You may already have seen our infographic explaining how a random inspection works, if so, you’ll see that it is a good introduction to these inspections. Now, the next step is learning how to report the results in a QC inspection report.
There are many ways to prepare such a report. But here are a few guidelines to help you prepare a document that suits your needs.
What sections does a QC inspection report include?
A QC inspection report is usually composed of the following parts:
1. Conformity to specifications
You probably want the inspector to look at the following aspects of the products:
- General outlook, colors
- Packaging & packing
It can look like this (this example counts only 1 checkpoint, but you are encouraged to list up to 10 or 15 points in each sub-part, to be inspected during the job):
What to report?
In my mind, the inspector should only show the non-conformities if he was trained properly and if you trust him. But that’s up to you. Some inspection firms commonly use freelancers that they don’t really know, and they require reporting (and photos) for everything. Up to you!
2. On-site tests & measurements
This is the place for the checks that take some time, and that are generally performed only on a few samples:
- The tests (to be clearly described, including the equipment to use and the required result)
- The measurements of the cartons and of the products (size and weight)
Here is an example of a test:
And for the measurements:
3. Production status
This is where the presented quantity is noted.
Here is a common way of displaying this information:
It is extremely important to know whether the inspector could count the number of products (sometimes they are piled up in bulk) and whether all products were available for sampling (sometimes they are under packing or repairing).
If the inspection takes place during production, you can add some extra questions to ask the factory: how many lines are working on my products, when will you get to 50% finished, etc.
4. Visual defects on the product and the packing
The inspector will look for defects, will place them in the right categories (critical/major/minor), will add the numbers up, and will compare them to the AQL limits.
This is the most basic part of every QC report, and every inspector knows how to present this. Make sure you get photos, and a clear description of each defect (if it’s not obvious on the photos, indicate the size of each defect and its position on the product).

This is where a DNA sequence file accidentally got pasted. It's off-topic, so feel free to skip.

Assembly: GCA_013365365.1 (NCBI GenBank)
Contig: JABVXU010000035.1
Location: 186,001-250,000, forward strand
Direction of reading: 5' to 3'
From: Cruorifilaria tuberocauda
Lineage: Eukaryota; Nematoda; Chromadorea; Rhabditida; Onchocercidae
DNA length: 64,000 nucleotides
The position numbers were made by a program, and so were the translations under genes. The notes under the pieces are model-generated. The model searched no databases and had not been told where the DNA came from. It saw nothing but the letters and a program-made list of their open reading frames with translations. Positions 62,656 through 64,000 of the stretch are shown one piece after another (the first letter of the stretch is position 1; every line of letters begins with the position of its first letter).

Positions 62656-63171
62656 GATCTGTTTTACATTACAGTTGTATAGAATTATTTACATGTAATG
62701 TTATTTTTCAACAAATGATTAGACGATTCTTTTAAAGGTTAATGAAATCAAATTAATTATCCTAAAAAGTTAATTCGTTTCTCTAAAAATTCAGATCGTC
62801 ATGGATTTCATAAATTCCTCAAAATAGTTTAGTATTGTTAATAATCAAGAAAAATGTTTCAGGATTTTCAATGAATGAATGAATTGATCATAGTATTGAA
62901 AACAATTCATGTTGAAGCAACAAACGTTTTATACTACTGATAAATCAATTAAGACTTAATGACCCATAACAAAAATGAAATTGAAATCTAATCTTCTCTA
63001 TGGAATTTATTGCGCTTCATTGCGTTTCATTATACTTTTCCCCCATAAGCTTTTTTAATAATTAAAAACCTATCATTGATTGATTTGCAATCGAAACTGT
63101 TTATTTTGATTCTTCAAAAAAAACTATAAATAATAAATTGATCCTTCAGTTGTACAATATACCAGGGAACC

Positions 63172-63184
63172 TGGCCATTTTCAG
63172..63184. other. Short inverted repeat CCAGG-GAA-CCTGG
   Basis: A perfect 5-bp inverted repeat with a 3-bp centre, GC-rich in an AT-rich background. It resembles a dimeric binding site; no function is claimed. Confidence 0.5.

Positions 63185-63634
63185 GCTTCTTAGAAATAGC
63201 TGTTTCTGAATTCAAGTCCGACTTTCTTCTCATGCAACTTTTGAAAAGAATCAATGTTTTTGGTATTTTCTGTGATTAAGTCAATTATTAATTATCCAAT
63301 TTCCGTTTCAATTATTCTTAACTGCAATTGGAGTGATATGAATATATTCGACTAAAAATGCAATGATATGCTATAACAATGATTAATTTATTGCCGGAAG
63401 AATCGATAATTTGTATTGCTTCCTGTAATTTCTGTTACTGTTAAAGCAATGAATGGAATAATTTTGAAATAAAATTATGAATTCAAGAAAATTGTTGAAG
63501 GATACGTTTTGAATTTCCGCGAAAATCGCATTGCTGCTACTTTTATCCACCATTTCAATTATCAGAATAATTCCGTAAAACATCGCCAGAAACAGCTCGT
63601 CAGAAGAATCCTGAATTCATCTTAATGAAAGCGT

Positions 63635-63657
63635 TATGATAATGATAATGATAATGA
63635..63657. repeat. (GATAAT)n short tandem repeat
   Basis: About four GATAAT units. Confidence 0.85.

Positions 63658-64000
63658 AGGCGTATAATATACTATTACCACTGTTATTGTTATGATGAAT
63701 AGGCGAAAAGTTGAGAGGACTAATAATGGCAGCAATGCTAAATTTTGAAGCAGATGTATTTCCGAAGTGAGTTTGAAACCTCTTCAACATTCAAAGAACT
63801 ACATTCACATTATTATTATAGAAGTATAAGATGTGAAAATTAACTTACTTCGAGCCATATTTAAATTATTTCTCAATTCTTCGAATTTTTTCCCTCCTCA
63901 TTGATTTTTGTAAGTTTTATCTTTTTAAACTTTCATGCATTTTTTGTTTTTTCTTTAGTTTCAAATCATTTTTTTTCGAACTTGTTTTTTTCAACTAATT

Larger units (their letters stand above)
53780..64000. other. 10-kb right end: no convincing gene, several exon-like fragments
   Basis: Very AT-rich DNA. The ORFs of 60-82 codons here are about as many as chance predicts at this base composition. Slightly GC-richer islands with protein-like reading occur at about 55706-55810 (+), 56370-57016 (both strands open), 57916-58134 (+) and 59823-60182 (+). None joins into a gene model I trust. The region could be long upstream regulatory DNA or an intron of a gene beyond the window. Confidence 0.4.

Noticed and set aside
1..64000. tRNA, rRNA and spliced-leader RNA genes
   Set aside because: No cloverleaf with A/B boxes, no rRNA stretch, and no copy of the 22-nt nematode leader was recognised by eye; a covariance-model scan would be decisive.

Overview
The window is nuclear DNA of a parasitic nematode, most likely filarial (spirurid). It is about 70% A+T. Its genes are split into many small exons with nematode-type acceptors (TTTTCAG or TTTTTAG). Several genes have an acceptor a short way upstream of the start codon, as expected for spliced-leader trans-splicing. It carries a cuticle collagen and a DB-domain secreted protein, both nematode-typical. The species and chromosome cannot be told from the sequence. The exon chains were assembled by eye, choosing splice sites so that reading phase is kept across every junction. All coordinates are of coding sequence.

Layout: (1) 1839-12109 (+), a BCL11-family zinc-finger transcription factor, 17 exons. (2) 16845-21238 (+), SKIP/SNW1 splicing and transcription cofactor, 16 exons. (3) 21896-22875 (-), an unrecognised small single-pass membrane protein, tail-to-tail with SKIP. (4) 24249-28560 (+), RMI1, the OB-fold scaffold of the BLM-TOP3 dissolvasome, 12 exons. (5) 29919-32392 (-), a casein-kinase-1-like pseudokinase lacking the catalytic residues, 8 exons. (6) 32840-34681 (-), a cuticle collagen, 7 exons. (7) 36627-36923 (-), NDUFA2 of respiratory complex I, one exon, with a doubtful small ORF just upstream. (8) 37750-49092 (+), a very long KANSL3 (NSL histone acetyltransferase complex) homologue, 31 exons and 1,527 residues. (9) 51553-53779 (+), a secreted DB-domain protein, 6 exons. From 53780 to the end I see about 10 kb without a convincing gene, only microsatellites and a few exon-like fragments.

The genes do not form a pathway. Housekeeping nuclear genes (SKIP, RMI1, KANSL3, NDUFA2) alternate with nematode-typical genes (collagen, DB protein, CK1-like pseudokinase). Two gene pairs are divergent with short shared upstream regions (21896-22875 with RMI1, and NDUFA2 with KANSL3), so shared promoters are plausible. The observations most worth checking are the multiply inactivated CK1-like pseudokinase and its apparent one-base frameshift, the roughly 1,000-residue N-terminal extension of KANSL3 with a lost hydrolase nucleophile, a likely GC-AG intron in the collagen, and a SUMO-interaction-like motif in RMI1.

5. Appendix: photos
This is the place where you list the photos that you want to see, whether there are problems or not.
A good tip: describe how each photo should be taken (what angle). This way, you can compare the photos across several inspection reports. Some buyers have noticed an evolution in the manufacturing process based on this technique.
Benefits of reporting like this
In this global environment where we’re learning to deal with the pandemic, travelling to China may be difficult, so for buyers who are abroad, the inspection report represents an important window into how well your suppliers (or factory) are currently doing after product inspections have been conducted.
You can use the inspector’s findings to report back to suppliers and make them accountable for poor (or good) results. If you’re able to indicate exactly where quality issues have occurred, it’s easier to make a plan to put them right in future, perhaps by implementing certain process improvement tools.
“Where can I learn more about creating quality inspection reports?”
You should take a look at this infographic that we also produced about these reports:
“Can I see some example reports?”
Yes, no problem!
You can see a selection of Sofeast’s past inspection reports on various product types ranging from soft lines through to industrial components that we’ve created for our clients in the past by hitting the link below (no identifying information is provided in them):
P.S. You may also be interested in…
These two podcast episodes where we discuss the 10 elements of a sound Quality Assurance strategy in China which certainly includes product inspections!